New Hampshire government corruption
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Concord, NH On Wednesday, November 2, 2011 the New Hampshire Supreme Court issued its ruling in David Montenegro v. City of Dover and affirmed the lower courts decision to exempt information on police surveillance systems under the New Hampshire Right to Know Law. The lawsuit was originally filed by Montenegro in January 2010 seeking access to information relating to the capabilities of police surveillance equipment including operation times and recording retention time. In response to the request, the city released redacted information, claiming that parts of the request were exempt under security and police exemptions. The court affirmed this interpretation, stating, "This information is of such substantive detail that it could reasonably be expected to risk circumvention of the law by providing those who wish to engage in criminal activity with the ability to adjust their behaviors in an effort to avoid detection." The court did side with the requester on the issue of job titles and ordered the titles of security monitors to be released under the records act. 
Changes to the state's Meals and Rooms Tax have prompted Moody's Investor Services to downgrade the bonds held on the Verizon Wireless Arena to "Junk Bond" status. The bond rating agency notified the City of Manchester of its decision on November 2. Mayor Frank Guinta warned Governor John Lynch that state action was needed to bolster the bonds and protect the state from legal action by bond holders. 
"A citizen's dogged pursuit of information being withheld by a state agency was recently justified when a judge ruled that state officials knowingly violated the Right-to-Know Law.
Records related to the state purchase of land for an ATV park were improperly kept secret when Fitzwilliam resident Andrew Walters was denied access to the documents, a superior court judge ruled last month."
Updated from, New Hampshire Lawsuit Highlights Problems with Record Requests for Electronic Documents Keene, New Hampshire This week, Vermont Judge John P. Arnold delivered his ruling in Nolen v. City of Keene, determining that Keene had complied with open records law by delivering the information Nolen had requested in paper copy. The judge stated that the city need only provide the records and was not required by New Hampshire law to comply with Nolen's request for digital copies of the records.  This decision established the precedent that public agencies are not obligated to comply with records requests for a specific format, a topic that has recently been heavily debated in other states. It is unknown if an appeal will follow.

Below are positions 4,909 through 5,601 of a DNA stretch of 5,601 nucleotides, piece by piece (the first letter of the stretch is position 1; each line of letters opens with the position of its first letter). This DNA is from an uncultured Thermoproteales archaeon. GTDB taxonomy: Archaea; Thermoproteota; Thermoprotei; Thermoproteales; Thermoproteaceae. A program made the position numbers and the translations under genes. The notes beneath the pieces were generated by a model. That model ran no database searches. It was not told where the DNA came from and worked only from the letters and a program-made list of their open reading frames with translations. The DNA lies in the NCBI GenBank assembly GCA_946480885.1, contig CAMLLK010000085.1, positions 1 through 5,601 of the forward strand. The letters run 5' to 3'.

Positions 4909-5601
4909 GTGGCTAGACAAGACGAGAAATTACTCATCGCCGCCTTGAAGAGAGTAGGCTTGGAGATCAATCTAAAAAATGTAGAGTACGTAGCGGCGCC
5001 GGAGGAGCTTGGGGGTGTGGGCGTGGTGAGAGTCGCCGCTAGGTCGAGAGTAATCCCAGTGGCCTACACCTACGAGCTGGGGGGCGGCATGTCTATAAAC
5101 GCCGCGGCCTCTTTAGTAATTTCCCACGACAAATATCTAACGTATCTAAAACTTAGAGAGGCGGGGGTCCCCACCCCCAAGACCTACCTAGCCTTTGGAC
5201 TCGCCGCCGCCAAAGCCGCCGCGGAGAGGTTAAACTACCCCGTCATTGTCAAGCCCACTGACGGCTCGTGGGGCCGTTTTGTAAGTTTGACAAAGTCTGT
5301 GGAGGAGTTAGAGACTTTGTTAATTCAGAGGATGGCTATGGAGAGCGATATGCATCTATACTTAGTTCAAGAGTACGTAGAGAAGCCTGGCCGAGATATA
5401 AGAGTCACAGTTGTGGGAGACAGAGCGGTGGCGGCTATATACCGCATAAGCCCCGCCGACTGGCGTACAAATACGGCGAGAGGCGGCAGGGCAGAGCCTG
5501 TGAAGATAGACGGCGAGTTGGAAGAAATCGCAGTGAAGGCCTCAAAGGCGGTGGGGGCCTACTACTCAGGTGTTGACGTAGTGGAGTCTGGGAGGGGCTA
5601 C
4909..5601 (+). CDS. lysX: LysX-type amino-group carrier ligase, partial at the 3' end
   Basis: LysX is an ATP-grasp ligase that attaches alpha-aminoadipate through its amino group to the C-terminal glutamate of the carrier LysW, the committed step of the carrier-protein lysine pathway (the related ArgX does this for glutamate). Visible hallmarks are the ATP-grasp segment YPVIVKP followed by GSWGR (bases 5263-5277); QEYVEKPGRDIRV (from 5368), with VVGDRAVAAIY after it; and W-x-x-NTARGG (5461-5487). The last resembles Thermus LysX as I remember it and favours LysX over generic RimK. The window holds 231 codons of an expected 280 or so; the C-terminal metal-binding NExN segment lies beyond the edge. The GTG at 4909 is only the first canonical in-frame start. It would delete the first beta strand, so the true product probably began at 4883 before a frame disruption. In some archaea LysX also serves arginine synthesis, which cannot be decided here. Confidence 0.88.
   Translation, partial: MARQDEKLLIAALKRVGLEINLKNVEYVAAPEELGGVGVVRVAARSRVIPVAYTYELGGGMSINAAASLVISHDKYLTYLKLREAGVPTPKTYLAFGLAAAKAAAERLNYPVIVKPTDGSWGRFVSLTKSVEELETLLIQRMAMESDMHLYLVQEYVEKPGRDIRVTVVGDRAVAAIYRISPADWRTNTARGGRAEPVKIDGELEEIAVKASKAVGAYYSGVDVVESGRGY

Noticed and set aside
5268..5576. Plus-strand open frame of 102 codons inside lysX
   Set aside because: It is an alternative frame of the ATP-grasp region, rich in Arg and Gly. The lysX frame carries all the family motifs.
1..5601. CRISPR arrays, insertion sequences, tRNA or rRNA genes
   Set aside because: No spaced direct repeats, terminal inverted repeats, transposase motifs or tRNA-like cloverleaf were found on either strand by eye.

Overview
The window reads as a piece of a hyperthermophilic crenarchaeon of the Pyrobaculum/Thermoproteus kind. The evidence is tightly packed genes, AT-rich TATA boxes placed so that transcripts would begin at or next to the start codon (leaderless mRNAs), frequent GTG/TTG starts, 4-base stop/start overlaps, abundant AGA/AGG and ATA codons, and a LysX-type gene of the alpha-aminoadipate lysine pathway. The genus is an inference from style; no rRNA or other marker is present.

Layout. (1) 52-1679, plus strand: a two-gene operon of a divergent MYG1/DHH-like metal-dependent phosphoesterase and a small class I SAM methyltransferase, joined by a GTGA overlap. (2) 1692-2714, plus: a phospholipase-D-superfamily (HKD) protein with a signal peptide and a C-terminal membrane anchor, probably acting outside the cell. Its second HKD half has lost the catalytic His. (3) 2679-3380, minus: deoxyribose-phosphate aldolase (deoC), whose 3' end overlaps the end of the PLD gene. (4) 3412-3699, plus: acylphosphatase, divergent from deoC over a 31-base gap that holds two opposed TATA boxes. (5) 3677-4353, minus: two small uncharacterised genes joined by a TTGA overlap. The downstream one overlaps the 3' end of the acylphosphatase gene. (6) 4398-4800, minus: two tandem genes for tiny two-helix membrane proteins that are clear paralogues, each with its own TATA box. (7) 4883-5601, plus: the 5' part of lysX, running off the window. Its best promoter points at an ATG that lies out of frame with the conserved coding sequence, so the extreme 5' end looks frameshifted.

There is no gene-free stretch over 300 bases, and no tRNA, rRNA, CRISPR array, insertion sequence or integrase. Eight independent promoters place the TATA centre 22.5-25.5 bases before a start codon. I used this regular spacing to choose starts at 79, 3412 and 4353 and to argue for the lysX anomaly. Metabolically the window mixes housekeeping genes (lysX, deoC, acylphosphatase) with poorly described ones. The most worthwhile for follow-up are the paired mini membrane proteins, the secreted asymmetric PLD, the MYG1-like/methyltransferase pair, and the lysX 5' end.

The ruling blocked the state from balancing its budget with a medical malpractice fund of $110 million. Belknap County Superior Court Justice Kathleen McGuire said the state had no right to the funds because they belong to the Joint Underwriting Association.
The state will probably appeal, however the $110 million may not be touched. The budget writers assumed the money would balance both the last budget and the current one. The state is not legally obligated to operate with a balanced budget, but they may hold a special session to make up the difference.
In February, Charlie Arlinghaus predicted this outcome.
"E-mails a state Republican Committee official received in response to a Right-to-Know request filed earlier this month may continue to raise questions about how state legislators are interpreting the law regarding electronic communications.
Ryan Williams, a spokesman for the New Hampshire Republican Committee, said he filed three Right-to-Know requests... [seeking] all documents and e-mails pertaining to a $72,000 women's bathroom project approved by the Legislature in order to see how Larsen and Norelli were involved."
"Several Right-to-Know law advocates say they believe legislators who turned down a request for their electronic correspondence correctly interpreted the state statute, but some also say the law may need to be clarified.
State Rep. Jim Garrity, R&D-Atkinson, who chairs the state's Right-to-Know Oversight Commission, said he agreed with the response to a March 27 Sunday Citizen Right to Know request. The response came in the form of two letters, one written by House Counsel David Frydman and the other by Senate Counsel Jeffrey Meyers."
"Four House lawmakers and two state senators on Friday rejected the Sunday Citizen's requests for their electronic correspondence on the grounds that it is not covered by the state's Right to Know law.
One letter, prepared by House Legal Counsel David Frydman, was signed by House Speaker Terie Norelli, D-Portsmouth, Rep. Marjorie Smith, D-Durham, Rep. Alida Millham, R-Gilford, and Rep. Beth Arsenault, D-Laconia. The newspaper received that letter on Friday."
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